Farmers yet to withdraw tractor march despite PM Modi's announcement
Farmers' leaders on Saturday said they are yet to withdraw the proposed tractor march to the Parliament during its Winter Session. They stated a final call on the future course of the protest will be taken during a meeting on Sunday. This comes a day after Prime Minister Narendra Modi announced the repeal of three farm laws over which the farmers have been protesting.
Why does it matter?
- The statement suggests farmers are looking to continue the agitation until their other demands are also met.
- A key demand of the farmers is to formulate legislation for Minimum Support Price (MSP).
- Prominent farmers' leader Rakesh Tikait had said, soon after the Prime Minister's announcement, that the protest will continue until at least the laws are formally scrapped in the Parliament.
'Our call of tractor march still stands'
"Our call of tractor march to (the) Parliament still stands," Samyukt Kisan Morcha (SKM) core committee member Darshan Pal said, according to news agency PTI. "A final decision on the future course of the agitation and MSP issues will be taken in a meeting of the SKM at Singhu Border on Sunday," he added.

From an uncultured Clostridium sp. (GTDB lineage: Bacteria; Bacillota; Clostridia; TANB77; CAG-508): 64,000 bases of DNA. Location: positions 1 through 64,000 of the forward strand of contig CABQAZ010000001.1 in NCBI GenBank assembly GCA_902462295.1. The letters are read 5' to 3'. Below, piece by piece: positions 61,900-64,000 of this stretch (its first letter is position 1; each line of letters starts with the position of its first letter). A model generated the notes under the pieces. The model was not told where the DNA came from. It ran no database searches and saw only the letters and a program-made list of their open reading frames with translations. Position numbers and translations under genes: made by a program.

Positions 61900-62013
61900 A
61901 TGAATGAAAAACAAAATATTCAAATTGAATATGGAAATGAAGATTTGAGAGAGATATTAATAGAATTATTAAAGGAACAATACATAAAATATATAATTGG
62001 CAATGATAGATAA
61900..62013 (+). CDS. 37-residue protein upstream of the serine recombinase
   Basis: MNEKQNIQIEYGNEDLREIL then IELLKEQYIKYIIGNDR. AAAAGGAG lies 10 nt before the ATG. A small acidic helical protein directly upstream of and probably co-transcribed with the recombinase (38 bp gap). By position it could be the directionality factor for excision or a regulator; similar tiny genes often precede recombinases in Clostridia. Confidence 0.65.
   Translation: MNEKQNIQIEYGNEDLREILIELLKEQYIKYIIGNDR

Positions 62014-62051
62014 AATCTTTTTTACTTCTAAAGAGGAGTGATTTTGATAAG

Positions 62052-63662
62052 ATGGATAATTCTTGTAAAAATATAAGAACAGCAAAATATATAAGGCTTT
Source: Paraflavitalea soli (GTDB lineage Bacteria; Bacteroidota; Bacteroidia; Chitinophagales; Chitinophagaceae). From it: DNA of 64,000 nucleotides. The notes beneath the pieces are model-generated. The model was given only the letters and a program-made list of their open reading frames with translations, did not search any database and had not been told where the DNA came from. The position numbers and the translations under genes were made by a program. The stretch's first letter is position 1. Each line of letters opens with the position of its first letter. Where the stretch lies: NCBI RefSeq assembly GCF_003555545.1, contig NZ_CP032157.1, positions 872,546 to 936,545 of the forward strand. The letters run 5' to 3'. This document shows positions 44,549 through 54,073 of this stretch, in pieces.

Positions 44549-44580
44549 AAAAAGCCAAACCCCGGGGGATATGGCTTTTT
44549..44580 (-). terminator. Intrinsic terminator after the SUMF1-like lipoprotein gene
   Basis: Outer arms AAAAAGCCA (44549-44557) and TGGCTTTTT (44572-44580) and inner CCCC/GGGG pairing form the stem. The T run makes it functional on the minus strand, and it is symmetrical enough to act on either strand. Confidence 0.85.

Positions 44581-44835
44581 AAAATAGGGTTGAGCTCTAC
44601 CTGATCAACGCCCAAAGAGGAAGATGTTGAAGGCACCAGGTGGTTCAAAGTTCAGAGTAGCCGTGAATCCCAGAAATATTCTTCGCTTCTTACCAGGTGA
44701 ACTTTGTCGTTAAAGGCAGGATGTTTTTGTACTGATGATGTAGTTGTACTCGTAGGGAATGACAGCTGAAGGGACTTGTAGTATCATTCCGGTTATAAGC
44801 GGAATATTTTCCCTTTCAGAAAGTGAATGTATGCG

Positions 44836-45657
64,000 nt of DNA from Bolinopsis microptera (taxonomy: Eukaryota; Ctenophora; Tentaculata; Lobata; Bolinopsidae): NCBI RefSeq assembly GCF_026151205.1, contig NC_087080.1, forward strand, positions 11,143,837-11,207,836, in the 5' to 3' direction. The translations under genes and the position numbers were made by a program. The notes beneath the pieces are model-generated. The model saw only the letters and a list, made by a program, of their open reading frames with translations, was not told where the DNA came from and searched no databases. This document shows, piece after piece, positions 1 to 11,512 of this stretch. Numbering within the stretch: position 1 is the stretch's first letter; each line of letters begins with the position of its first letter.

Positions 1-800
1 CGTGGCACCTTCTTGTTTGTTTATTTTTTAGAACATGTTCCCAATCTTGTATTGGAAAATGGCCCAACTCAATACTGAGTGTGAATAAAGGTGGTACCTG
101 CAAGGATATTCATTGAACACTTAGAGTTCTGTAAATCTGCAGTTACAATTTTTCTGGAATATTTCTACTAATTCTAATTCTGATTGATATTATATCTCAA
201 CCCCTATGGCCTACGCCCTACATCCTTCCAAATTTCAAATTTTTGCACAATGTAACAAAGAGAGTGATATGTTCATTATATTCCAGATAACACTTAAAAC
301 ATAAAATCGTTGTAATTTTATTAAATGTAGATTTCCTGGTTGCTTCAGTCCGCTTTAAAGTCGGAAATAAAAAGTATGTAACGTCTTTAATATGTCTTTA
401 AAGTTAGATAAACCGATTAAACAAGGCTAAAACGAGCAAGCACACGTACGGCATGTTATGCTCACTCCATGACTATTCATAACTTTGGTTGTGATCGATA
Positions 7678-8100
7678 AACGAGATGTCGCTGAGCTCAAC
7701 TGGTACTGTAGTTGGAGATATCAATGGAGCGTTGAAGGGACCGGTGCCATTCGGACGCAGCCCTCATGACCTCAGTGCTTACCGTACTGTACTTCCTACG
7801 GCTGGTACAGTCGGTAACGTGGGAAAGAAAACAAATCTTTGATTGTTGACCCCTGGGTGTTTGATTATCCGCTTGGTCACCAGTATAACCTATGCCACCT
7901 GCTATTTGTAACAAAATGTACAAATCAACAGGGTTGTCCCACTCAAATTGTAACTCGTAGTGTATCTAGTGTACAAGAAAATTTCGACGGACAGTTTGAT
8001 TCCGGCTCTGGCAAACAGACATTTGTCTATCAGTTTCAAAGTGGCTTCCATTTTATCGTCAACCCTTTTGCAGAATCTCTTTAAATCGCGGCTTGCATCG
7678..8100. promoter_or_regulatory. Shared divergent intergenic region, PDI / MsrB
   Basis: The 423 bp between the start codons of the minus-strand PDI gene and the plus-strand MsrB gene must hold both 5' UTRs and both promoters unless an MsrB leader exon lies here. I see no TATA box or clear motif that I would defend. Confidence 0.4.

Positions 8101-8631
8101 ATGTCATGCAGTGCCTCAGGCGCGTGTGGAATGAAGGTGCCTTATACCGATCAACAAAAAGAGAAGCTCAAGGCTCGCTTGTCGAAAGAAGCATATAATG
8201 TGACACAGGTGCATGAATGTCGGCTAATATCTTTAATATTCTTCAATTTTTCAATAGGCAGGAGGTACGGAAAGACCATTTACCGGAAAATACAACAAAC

500 farmers expected to participate in march
"Farmers cannot trust the Centre on farm laws," said farmer leader Sudesh Goyat. "Mobilization of farmers on Delhi borders on November 26 to mark the first anniversary of the agitation will continue." In an earlier announcement, the SKM had said 500 farmers would participate in daily tractor marches to the Parliament during the Winter Session, which commences on November 29.
PM Modi announced the decision yesterday
On the occasion of the Sikh festival Gurpurab Friday, PM Modi said in an unscheduled address the farm laws will be withdrawn. "We haven't been able to explain to our farmers. This is not a time to blame anyone. I want to tell you that we have taken the farm laws back," he said. The laws will likely be repealed in the Winter Session.
Why were the farmers protesting?
Thousands of farmers have been camping at Delhi's borders to protest the laws. They said the laws would leave them at the mercy of corporates and deprive them of their minimum assured earnings. The Centre, on the other hand, said the laws were meant for their benefit and to maximize their income. Multiple rounds of discussions between the protesters and government officials proved inconclusive.